Think you’re protecting your kids with no screen time? Think again.



I’m Back!

It’s been awhile since I posted! I took my kids to Disneyland for the first time, which it turns out is a cesspool of germs. I ended up down with the flu one week, then stuck on the couch watching Lady and the Tramp with a sick 3 year old the next.

Anywho, taking kids to Disneyland when there are several Disney movies they haven’t seen was interesting.  Those princesses my husband and I purposefully did not introduce them to? They knew ALL of them.

Our kids go out into the world without us, and get exposed to what other children are exposed to. This doesn’t mean you should necessarily let them watch what everyone else is watching. It does mean that you need to be aware that they are going to get exposed to popular culture, and prepared to discuss what they are allowed to watch and why.

So, without further ado, here are some talking points for Disney princess movies. If you want to go more in depth, I highly recommend listening to the podcast Once Upon a Patriarchy.

Movies My Kids Are Allowed to Watch

Moana

The best one. Period. Moana is a strong woman, supporting and supported by strong women. She’s in the minority of Disney protagonists without a romantic subplot. While having a romantic relationship is certainly not a deal breaker, I think it’s important to include movies without them so our daughters understand that life doesn’t revolve around these relationships. Moana fully defines her own story.

Moana is also the first “princess” (she reminds us she’s not, she’s the daughter of a chief) who looks like she eats food. Hopefully Disney continues to show us women with realistic body types.

For older kids, you can discuss how Moana is an allegory for sexual assault and toxic masculinity. Te Ka is the manifestation of Te Fiti’s rage at Maui violating her, destroying her ability to create life. Moana sings about how the assault does not define Te Fiti. Simultaneously, Maui learns that his phallic hook is not the crux of his identity. Honestly, this may be the perfect feminist family movie.

Frozen

Frozen turns the usual Disney princess movie on its head. Read more in my Frozen post.

Tangled

Rapunzel co-opts a symbol of domesticity (the frying pan) and uses it as a weapon to pursue her lifelong dream- escaping the tower to fully live her life. She does this with a man who becomes her love interest, after they get to know each other. Flynn/Eugene is Rapunzel’s equal; they work together and ultimately rescue each other.

Mulan (and Mulan 2)

Mulan rejects her constraints as a woman in a patriarchal society to join the army and save all of China. General Shang falls in love with her because she is awesome. They have a normal relationship where they get to know each other before getting married in Mulan II. But first they talk through their issues and save some princesses from being treated as diplomatic bargaining chips forced to marry men they’ve never met.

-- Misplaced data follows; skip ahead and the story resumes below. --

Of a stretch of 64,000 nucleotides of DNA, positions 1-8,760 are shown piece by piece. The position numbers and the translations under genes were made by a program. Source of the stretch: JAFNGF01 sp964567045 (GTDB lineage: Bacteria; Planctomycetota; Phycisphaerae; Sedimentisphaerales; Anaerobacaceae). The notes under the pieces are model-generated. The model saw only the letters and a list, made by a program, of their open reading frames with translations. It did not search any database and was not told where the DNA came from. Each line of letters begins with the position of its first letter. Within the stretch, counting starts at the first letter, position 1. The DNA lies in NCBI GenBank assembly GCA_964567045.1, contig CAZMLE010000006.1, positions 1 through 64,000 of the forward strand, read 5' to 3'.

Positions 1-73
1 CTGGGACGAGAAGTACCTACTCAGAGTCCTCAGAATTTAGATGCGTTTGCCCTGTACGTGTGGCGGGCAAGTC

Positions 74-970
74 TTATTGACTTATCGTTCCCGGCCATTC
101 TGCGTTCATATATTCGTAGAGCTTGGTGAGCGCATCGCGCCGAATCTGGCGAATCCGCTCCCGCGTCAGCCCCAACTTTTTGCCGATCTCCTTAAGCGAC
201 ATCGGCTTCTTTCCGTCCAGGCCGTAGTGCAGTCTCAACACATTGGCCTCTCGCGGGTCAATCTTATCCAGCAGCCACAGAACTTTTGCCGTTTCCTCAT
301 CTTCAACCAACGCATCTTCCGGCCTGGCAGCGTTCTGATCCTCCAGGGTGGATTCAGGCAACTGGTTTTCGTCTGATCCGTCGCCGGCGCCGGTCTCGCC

Pocahontas

Pocahontas shuts down John Smith’s colonialist bullshit. She flips the usual damsel in distress narrative on its head by rescuing him. She refuses to abandon her greater purpose for a romantic relationship. She teaches the value of nature. She paints with all the colors of the wind.

Aladdin

Another badass princess with some classic Disney racism mixed in. Everyone in this movie is presumably middle eastern, but one of the things that signals Jafar is the bad guy is his noticeably darker skin tone. Additionally, Jasmine is relegated to the main character’s love interest pretty quickly. But she’s still a strong person, rejecting an arranged marriage and helping save the day in the end.

Brave

Merida is a force of nature who defies gender norms and insists she is in charge of her own fate. The whole movie is about navigating the complexities of the mother-daughter relationship. Eventually Merida’s mother accepts her for who she is, even though Merida turned her into a bear.

Movies My Kids Can Watch Only With Guidance

The Princess and the Frog

So there is a lot of racially problematic stuff with this movie. Representation is important, but Disney’s first black princess is a frog for most of the movie. It revolves around the overworked black woman trope. At the same time, at least Tiana has a dream and is willing to bust her ass to get it. The film also glosses over the complicated dynamics of the black family in service to the white family. But in doing so, it offers an opportunity to talk about white privilege- Tiana teaches prince Naveen, (another person of color) the value of working hard for what you want. Lotte never has to learn this, because she’s a rich white lady. At the end of the movie is still banking on marrying a prince.

Also problematic is the overall lesson Tiana learns- that her dream of owning a restaurant means nothing if she doesn’t have love in her life. But what if a romantic partner is not something she wants? When we watch this movie I’m sure to talk about how that’s OK too.